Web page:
Inspiration: Tech Needs More Men: Toolkit
I mentioned Pansy Lee last week and her inspirational talk about how men can be better allies in our strides toward gender equality. I have seen this over and over again as a barrier to this goal, interacting with men who are not being their best selves or helping to advance us all toward equality.

Pansy's toolkit for men to better arm themselves with knowledge and understanding of the facts about feminism and gender equality is an amazing approach to solving this issue. She brought up a very common problem through a now-famous scene from HBO's Silicon Valley:

The issue is that men, and especially white North American men, aged 18-50, have very little or more likely no concept of what it means to live without privilege or even that they have privilege themselves. Because of this, they are generally poorly armed with understanding or capability to identify or make strides to change the inequality. They don't experience it personally, so they don't know how to deal with it.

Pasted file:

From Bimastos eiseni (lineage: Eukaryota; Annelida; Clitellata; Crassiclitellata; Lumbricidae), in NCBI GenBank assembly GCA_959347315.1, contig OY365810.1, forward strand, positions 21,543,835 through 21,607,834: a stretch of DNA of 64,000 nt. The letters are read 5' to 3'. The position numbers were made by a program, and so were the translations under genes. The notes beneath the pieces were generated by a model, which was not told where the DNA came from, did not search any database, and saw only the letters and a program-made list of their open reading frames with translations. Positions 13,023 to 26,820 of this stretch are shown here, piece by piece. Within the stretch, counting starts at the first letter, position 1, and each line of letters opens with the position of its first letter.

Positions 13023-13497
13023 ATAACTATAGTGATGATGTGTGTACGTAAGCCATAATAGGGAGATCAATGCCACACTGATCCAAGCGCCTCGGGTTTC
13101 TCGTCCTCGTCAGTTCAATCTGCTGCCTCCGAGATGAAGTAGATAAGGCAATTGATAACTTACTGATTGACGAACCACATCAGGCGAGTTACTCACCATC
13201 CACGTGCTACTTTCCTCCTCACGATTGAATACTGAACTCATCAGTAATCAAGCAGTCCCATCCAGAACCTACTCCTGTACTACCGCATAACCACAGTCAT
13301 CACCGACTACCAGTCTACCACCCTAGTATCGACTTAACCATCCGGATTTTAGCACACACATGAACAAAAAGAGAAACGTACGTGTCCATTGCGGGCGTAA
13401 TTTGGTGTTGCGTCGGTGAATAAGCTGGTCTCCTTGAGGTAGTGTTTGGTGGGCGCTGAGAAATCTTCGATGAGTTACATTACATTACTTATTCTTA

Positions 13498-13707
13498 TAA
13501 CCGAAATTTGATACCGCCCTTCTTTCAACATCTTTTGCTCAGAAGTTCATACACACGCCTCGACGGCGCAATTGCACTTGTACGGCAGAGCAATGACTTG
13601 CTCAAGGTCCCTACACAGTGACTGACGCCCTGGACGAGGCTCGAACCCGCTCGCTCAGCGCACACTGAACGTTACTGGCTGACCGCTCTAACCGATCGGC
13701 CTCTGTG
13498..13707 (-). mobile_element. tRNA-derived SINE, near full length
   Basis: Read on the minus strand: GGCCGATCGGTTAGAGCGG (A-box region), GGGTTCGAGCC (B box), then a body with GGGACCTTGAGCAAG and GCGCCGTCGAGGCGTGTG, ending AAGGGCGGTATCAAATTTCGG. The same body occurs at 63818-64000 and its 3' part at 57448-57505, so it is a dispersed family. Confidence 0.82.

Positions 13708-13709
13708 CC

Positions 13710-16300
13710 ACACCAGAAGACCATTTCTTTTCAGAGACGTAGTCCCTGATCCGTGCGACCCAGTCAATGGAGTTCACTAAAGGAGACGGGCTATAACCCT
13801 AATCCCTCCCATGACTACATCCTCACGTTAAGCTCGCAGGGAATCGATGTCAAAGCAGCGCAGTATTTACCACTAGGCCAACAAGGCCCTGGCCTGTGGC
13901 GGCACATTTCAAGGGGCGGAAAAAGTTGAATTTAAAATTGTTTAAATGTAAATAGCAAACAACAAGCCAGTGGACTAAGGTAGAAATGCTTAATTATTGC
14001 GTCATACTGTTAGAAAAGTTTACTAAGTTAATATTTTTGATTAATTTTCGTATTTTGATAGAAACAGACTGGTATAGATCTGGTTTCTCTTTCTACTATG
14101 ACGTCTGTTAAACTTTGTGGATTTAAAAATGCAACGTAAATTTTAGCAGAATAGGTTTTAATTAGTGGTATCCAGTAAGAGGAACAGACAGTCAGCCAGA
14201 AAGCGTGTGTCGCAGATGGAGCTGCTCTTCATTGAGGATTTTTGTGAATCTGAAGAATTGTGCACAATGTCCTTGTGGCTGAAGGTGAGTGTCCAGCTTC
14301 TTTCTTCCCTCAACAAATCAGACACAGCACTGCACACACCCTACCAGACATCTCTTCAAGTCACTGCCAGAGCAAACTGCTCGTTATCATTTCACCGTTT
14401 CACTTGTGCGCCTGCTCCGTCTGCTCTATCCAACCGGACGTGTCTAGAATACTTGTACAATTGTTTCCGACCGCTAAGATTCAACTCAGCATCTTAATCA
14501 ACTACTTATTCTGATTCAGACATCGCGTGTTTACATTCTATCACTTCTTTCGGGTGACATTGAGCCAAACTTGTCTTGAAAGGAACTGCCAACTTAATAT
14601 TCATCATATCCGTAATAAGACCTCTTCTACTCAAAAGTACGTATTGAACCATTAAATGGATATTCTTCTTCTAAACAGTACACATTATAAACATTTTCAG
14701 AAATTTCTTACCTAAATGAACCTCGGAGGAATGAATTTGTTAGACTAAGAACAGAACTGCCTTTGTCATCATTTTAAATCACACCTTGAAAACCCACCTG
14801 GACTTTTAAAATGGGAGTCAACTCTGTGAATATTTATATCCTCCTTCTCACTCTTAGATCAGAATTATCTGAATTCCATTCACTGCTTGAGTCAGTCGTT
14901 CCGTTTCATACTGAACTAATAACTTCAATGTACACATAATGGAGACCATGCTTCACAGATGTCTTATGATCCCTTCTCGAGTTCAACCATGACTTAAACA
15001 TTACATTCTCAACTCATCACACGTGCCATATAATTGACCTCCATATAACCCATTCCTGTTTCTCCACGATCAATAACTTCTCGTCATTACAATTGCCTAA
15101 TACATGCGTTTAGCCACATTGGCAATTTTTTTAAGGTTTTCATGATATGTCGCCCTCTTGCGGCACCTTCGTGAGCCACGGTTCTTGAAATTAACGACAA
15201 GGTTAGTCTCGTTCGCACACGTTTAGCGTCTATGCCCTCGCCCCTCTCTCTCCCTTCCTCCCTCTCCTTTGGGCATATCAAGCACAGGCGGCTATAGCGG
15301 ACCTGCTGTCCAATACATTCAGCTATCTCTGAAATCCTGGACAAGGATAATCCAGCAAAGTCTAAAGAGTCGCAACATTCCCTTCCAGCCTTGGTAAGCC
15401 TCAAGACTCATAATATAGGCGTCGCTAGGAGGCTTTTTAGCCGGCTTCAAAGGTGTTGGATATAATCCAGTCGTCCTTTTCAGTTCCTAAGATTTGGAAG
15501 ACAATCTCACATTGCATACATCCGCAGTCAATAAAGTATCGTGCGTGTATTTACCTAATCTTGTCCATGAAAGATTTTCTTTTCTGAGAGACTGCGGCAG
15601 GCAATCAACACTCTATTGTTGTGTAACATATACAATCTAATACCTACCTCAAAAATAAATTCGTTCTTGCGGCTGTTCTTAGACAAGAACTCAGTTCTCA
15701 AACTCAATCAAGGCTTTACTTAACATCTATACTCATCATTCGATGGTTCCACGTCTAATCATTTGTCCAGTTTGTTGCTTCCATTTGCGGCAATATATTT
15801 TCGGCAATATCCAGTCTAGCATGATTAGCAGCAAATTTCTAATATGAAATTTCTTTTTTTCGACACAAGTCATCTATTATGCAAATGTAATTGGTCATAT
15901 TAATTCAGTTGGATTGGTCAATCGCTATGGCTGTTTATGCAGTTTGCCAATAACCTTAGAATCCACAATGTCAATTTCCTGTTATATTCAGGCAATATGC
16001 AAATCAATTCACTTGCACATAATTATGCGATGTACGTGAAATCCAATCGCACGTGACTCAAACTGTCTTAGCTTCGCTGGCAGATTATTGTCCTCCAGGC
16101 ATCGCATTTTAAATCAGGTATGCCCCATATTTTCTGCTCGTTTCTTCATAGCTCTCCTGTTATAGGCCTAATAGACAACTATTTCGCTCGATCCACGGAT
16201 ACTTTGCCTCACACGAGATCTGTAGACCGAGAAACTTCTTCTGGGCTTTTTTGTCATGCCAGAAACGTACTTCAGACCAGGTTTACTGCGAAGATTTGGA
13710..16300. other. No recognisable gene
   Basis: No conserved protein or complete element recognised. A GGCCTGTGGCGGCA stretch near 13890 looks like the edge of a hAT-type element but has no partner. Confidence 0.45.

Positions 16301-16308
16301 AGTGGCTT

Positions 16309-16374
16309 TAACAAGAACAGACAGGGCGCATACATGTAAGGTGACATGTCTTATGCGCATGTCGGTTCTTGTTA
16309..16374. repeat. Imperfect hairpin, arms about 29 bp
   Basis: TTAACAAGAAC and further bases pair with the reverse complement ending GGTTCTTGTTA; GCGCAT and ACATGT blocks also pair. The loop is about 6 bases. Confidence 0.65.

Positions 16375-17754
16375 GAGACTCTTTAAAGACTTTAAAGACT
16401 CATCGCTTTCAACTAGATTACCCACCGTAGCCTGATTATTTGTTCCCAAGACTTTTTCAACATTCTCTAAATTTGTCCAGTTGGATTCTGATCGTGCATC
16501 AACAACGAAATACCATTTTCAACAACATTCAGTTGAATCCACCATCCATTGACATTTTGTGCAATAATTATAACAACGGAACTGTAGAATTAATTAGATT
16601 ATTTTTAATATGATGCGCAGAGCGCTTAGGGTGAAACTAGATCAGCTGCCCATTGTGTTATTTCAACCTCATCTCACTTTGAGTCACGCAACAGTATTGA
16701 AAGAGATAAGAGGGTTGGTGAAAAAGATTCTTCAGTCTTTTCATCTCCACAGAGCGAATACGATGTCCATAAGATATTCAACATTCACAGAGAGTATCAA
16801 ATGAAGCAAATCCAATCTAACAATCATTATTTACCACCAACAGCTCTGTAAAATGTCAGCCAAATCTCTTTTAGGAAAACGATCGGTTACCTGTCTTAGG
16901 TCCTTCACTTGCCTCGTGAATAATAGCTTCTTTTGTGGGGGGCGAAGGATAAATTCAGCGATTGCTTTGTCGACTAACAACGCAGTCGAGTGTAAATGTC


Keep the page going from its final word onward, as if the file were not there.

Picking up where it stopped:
I love that this toolkit (created by Pansy, a woman) makes strides to understand and empathize with this group of privileged people, understanding that in a dark, twisted way, having so much privilege that you're blind to a lack of it, is in itself a lack of privilege. 

Take a look at the guide and see if any part of it can't help you to understand a little more about your fellow humans, no matter how you identify. Check it out here.